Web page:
The noted association with the completeness of the PICOT framing of a research question and the quality of reporting is important [24] as it suggests that the theoretical reasoning behind systematically structuring a research question has practical and tangible applications in improving study design and transparency in the actual reporting. A desirable research question is one that is framed to constructively aid knowledge acquisition [47]. The question’s framing itself plays an important role in methodically and systematically clarifying the thought process needed to assess required outcomes and the purpose and benefit of the question itself [47,48]. A structured research question is focused as questions too broad will likely lack methodological rigor [47,48]. The PICOT method is a good approach as its five constituents help to focus a question and incite thoughts about rigorous methodological design and the feasibility of answering the question [25,48,49].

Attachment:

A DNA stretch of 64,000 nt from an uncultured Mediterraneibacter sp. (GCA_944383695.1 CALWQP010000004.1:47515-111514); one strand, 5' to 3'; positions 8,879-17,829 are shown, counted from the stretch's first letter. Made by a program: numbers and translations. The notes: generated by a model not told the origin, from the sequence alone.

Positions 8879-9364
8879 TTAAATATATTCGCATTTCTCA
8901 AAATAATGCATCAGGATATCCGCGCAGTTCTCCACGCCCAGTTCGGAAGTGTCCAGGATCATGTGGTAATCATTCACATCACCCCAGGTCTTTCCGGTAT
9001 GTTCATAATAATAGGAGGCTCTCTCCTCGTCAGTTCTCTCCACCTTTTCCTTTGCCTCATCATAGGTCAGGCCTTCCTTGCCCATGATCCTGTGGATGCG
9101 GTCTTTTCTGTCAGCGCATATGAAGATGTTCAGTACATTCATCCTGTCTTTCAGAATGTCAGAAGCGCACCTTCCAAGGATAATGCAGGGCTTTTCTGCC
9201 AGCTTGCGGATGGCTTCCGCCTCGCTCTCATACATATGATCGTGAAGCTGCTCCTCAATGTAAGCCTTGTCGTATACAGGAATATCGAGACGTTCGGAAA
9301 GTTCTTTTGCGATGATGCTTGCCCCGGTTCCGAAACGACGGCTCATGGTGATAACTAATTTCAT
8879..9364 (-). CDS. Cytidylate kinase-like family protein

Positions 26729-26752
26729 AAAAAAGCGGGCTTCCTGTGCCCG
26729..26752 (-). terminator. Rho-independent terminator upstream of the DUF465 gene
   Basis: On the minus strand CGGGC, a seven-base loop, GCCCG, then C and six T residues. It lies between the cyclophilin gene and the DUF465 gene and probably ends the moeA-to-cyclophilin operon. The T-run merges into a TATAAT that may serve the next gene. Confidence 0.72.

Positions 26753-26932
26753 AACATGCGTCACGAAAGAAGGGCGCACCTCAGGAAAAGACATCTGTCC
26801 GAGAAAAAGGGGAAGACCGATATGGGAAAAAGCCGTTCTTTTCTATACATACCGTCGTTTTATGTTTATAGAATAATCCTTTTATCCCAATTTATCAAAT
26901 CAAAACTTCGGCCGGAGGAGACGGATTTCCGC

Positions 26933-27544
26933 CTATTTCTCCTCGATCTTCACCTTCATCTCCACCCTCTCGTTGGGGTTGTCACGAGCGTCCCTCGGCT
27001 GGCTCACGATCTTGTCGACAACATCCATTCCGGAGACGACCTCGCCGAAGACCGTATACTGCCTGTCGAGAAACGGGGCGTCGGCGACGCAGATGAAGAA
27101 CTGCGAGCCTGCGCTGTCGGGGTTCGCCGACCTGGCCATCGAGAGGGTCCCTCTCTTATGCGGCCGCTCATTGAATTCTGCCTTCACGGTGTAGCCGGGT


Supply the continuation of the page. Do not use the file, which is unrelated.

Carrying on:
It is important to note the various limitations in our study, some background on the effect these drawbacks have and any future improvements. One important limitation of our study is that there is no standard instrument to evaluate the quality of reporting of RCTs. The quality scores attained from our evaluation instrument are not validated. Most scales used to evaluate the quality of reporting have not been thoroughly developed or tested as a gold standard (external criterion) is needed in order to compare for validity and reliability of the scale developed [50]. Because a gold standard does not currently exist for reporting the quality of RCTs, scales used for this purpose of reporting quality are only assessed based on an accepted theoretical model [50,51]. There has not been a single scale shown at being superior at measuring the quality of reporting alluding that dissimilar attributes in reporting are probably being measured [52,53] or there is, as we infer, an element of subjectivity in the way the scale allows for assessment. Quality scores based on checklists, such as the ones in our study, may also be unreliable and could introduce bias [52,53]. Scores were shown to differ contingent on the scoring system that was used [52,53]. The benefit of using the evaluation instrument we used is that it is based on the CONSORT checklist criteria from the 2010 CONSORT statement and the statement itself is widely recognized by journals and editorial groups [18]. The items we assessed for in this study are founded on well recognized features expected in the reporting and conduct of RCTs [18]. Another potential limitation of this study is that some PICOT items may be directly related to the CONSORT statement items used to create the OQRS. For instance, PICOT items “Population”, “Intervention” and “Outcome” may be directly related to the CONSORT items “Participants”, “Intervention” and “Outcomes”. This may have a possible effect on the analysis. To address this possible effect we looked at the associations between the individual PICOT items and the outcomes used in this study (Overall Quality of Reporting Score (OQRS) and the Key Methodological Items Score (KMIS)). The results of this analysis are in Table 5. None of the potential associations with the individual PICOT items were statistically significant—which may also be due to low statistical power. In the future it might be best to assess each individual item in our checklists for the OQRS and KMIS against the completeness of the PICOT structured research question [17] and substantially increase our sample size of RCTs to improve the power needed to detect a difference. Lastly, another possible limitation is the fact that the RCTs that we evaluated mostly come from anesthesia specialized journals, which may appear to reduce the generalizability of our findings. However, the generalizability would not be affected by this because the relationship between PICOT and the quality of reporting is not expected to be different depending on the field from which the RCTs come from. The aim of our study was to assess association between PICOT framing of a research question and OQRS and KMIS within a meta-analysis that has the potential to inform clinical practice. To increase the generalizability, a study of similar design with a much larger sample size of RCTs would be needed. Regardless of these noted limitations, this study brings value because it shows that proper and clear PICOT framing of a research question is still limited. We also showed that we have internal validity due to our good inter-rater reliability correlation between two reviewers who independently assessed the quality of reporting, key methodological items and PICOT framing of the research question. Our results should be interpreted with caution as a small sample size was used and we did not adjust for multiple testing in our analysis as our analyses were only exploratory.